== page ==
|Grab your copy of Hope Springs and join me for an Author Chat Party on July 10th at 8:00 PM EST (that's 7:00 Central, 6:00 MST, & 5:00 PST)!
During the evening Kim will be sharing the story behind her new book, posting book club questions, testing your trivia skills, and of course, there will be plenty of chatting and fun giveaways - books, gift certificates and (I'm so excited about this) - a Kindle Fire!
But, wait there's more – she’ll also be giving you a sneak peak of her next book too!
RSVP today and then come back on the 10th ... and bring your friends!
Find out what readers are saying here.
Kim Cash Tate is the author of Cherished, Faithful, Heavenly Places and the memoir More Christian than African-American. A former practicing attorney, she is also the founder of Colored in Christ Ministries. She and her husband have two children.
Find out more about Kim, her other books and read her blog at www.kimcashtate.com.
About the book:
Hope Springs is the epitome of small-town life—a place filled with quiet streets where families have been friends for generations, a place where not a lot changes . . . until now.
Janelle Evans hasn’t gone back to Hope Springs for family reunions since losing her husband. But when she arrives for Christmas and learns that her grandmother is gravely ill, she decides to extend the stay. It isn’t long before she runs into her first love, and feelings that have been dormant for more than a decade are reawakened.
Becca Anderson is finally on the trajectory she’s longed for. Having been in the ministry trenches for years, she’s been recruited as the newest speaker of a large Christian women’s conference.
But her husband feels called to become the pastor of his late father’s church in Hope Springs. Will small-town living affect her big ministry dreams?
Stephanie London is married to a doctor in St. Louis and living an ideal life. When her cousin Janelle volunteers to stay in Hope Springs and care for their grandmother, she feels compelled to do the same. It’s a decision that will forever change her.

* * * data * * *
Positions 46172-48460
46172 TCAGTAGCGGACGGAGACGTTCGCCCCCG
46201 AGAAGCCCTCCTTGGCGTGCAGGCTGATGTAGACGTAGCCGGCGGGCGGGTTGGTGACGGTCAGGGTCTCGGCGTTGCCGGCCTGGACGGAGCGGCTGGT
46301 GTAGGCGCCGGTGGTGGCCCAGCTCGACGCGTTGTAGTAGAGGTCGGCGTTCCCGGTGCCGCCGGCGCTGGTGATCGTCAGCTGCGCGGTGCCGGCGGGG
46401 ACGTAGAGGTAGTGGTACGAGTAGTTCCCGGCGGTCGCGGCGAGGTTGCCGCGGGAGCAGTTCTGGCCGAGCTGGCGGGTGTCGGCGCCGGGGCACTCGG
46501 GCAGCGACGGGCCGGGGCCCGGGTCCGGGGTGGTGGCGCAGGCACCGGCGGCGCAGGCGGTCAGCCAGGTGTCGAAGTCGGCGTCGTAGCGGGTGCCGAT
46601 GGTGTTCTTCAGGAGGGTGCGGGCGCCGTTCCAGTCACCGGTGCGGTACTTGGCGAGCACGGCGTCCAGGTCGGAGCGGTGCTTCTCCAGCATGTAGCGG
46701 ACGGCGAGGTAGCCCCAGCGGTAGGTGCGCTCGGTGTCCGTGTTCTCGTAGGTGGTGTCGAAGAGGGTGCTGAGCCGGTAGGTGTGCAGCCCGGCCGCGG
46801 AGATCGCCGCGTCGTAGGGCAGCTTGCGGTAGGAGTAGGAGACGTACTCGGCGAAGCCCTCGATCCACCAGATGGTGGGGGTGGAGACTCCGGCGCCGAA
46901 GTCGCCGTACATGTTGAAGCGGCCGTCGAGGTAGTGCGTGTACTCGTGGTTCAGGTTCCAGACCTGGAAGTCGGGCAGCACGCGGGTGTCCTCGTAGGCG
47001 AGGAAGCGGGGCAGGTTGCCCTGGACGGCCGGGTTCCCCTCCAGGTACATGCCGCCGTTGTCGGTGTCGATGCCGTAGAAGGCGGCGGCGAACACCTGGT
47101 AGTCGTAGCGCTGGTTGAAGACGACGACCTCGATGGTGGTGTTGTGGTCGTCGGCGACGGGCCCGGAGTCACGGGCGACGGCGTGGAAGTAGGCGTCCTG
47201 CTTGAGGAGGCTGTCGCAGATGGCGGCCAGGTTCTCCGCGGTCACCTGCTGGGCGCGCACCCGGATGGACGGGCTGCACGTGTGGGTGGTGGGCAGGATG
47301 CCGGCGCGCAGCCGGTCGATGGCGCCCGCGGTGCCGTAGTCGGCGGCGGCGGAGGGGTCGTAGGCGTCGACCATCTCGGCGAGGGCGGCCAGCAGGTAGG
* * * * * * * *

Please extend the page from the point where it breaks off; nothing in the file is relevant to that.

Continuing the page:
As these women come together, they soon recognize that healing is needed in their hearts, their families, and their churches that have long been divided along racial lines. God's plan for them in Hope Springs—and for Hope Springs itself—is bigger than they ever imagined.
I enjoyed this third book in the series, though not as much as the first two books. My favorite novel of the author's is still the first story, Faithful, though I should say I did get a bit choked up a few times reading Hope Springs, so the author did a good job helping me to identify with several situations. There were some couples that I preferred reading about more than others. My only issue is that some of the story seemed to drag for me, while other parts were very interesting. I think the parts that dragged had to do with the fact that there were so many characters that I didn't care about some of them all that much. While there was conflict in this novel, some of it seemed almost too perfect in it's resolution. While on the one hand I do like the healing themes in this author's books, on the other hand, it doesn't feel as real to me when everything ends up tidy by the last page. Granted, some people had endings that were less than ideal (don't want to post a spoiler here) but they were inevitable conclusions, and in fact, that part of the book seemed to zip right on by...almost too fast for me.
Though I point out some things that didn't work for me, overall I liked this book. It was more spiritually focused in tone and dialog (and some readers might even see it as preachy) than her other two books. There were some good themes in this story such as the one questioning who you are doing ministry for...yourself, or others? What's your real motivation? I liked the conflict with Janelle and Kory. That part of the story worked for me. I loved it. I was not as fond of Becca. Her husband seemed like a good guy, though. I also loved the character Libby who had a history with Travis. I guess I like reading more about the broken-hearted women who see themselves as damaged in some way. Even Janelle felt guilty about having feelings for anyone after her husband died.
While grandma Geri was core to the story, I never grew that attached to her. I did like the underlying secret of Keisha's existance coming out toward the end, and also the theme about bringing the two churches together to blend them more and make them less segregated. So I did enjoy this book, but found myself skimming in some places because the conflict wasn't sufficient hold my attention. I don't like when I find myself skimming, and that's why I didn't rate it as high as her other novels. Overall she is a good author, though. Like I said earlier, I loved the first two books in this series.
Hope Springs was published by Thomas Nelson and released in June 2012. A copy of this book was provided to me by Litfuse Publicity for reviewing for this tour. The opinion expressed above is entirely my own.